Sexual minority disparities in health and well-being as a consequence of the COVID-19 pandemic differ by sexual identity

Fish, J. N., Salerno, J. P., Williams, N. D., Rinderknecht, R. G., Drotning, K. J., Sayer, L. C., Doan, L.
LGBT Health, 8:4, 263–272 (2021)
Open Access


Purpose: The coronavirus disease 2019 (COVID-19) pandemic has accentuated long-standing population healthdisparities in the United States. We examined how the pandemic and its social consequences may differentiallyimpact sexual minority adults, relative to heterosexual adults.
Methods: Data are from a U.S. national sample of adults (n=2996; 18.06%) collected from online panels from April to May 2020. We used eight indicators of well-being—mental health, physical health, quality of life, stress,loneliness, psychological distress, alcohol use, and fatigue—to assess the degree to which sexual identity sub-groups (i.e., heterosexual, gay/lesbian, bisexual, and ‘‘other’’ sexual minority) varied in retrospective pre- andpostpandemic onset indicators of well-being and whether groups varied in their rate of change from pre- andpostpandemic onset.
Results:The results showed consistent patterns of decline in well-being across sexual identity subgroups,although changes in mental health, physical health, quality of life, stress, and psychological distress weremore robust among sexual minority adults in general, relative to heterosexual adults. Adjusted multivariate mod-els testing differences in change in retrospective pre- and postpandemic onset found that well-being amongbisexual men and women was most negatively impacted by the pandemic.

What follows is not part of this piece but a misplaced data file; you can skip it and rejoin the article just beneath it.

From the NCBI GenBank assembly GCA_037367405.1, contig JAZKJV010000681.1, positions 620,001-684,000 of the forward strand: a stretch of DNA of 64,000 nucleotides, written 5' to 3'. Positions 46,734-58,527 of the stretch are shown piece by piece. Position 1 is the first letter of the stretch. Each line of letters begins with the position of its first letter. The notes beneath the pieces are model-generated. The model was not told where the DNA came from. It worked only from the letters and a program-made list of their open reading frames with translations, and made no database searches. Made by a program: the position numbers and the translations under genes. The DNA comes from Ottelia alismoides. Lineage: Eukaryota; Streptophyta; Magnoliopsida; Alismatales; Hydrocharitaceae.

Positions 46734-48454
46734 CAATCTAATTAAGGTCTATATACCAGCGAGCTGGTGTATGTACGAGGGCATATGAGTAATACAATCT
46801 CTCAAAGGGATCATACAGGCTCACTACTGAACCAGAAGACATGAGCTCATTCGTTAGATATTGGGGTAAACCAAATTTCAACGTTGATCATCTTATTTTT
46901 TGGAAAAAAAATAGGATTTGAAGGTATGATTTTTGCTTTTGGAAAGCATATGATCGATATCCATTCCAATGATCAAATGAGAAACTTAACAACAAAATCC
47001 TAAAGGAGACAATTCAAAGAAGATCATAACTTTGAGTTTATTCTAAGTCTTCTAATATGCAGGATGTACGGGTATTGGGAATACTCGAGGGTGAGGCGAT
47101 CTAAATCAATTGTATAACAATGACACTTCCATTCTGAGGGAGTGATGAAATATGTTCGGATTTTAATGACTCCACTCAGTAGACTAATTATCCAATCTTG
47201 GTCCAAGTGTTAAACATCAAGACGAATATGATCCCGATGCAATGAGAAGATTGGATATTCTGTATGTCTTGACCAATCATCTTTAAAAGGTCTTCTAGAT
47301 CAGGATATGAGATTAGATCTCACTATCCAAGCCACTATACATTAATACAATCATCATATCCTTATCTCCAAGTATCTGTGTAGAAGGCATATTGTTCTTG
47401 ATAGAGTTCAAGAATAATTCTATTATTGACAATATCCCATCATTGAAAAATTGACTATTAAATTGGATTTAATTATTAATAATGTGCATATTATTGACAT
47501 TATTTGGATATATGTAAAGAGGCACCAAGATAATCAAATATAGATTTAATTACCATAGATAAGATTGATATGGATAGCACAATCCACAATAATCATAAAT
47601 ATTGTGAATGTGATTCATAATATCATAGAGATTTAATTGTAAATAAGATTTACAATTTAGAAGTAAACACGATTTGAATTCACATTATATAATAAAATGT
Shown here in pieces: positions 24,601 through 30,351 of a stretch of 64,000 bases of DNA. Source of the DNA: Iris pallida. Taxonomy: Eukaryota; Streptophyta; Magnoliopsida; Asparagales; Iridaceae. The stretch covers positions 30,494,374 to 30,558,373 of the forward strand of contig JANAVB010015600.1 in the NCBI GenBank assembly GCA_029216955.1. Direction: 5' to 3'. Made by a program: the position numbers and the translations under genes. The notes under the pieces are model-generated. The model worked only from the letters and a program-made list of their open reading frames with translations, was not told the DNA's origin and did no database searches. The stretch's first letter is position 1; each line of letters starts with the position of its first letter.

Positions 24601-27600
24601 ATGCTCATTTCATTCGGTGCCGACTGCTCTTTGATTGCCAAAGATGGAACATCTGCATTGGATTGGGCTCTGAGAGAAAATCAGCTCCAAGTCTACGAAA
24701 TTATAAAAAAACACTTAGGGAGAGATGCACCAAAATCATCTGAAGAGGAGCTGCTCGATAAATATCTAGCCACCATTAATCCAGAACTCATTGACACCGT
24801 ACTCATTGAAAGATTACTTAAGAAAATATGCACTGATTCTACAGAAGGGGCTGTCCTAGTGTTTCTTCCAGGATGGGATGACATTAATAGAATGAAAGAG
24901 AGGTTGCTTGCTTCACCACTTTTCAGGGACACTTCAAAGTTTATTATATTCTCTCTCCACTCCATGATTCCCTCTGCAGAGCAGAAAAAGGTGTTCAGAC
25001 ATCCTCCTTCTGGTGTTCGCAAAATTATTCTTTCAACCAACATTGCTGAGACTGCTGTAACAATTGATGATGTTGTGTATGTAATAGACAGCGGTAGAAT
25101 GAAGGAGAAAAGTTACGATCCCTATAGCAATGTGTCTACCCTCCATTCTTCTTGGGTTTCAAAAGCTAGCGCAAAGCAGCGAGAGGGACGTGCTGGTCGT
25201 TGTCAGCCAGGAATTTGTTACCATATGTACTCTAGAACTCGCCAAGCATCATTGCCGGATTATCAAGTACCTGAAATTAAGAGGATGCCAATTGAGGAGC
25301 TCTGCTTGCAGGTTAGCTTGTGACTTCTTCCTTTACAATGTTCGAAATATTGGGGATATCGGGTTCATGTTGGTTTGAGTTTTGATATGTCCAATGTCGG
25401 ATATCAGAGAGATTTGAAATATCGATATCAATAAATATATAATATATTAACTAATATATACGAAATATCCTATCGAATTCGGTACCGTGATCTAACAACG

Conclusion: The COVID-19 pandemic may have distinct health consequences for sexual minority adults in theUnited States. Our findings support and further legitimize calls for more comprehensive surveillance and culturalresponsiveness in emergency preparedness as it relates to sexual minority people and the COVID-19 pandemic.

Schlagwörter: Amerika, inequality, mental health
Das Max-Planck-Institut für demografische Forschung (MPIDR) in Rostock ist eines der international führenden Zentren für Bevölkerungswissenschaft. Es gehört zur Max-Planck-Gesellschaft, einer der weltweit renommiertesten Forschungsgemeinschaften.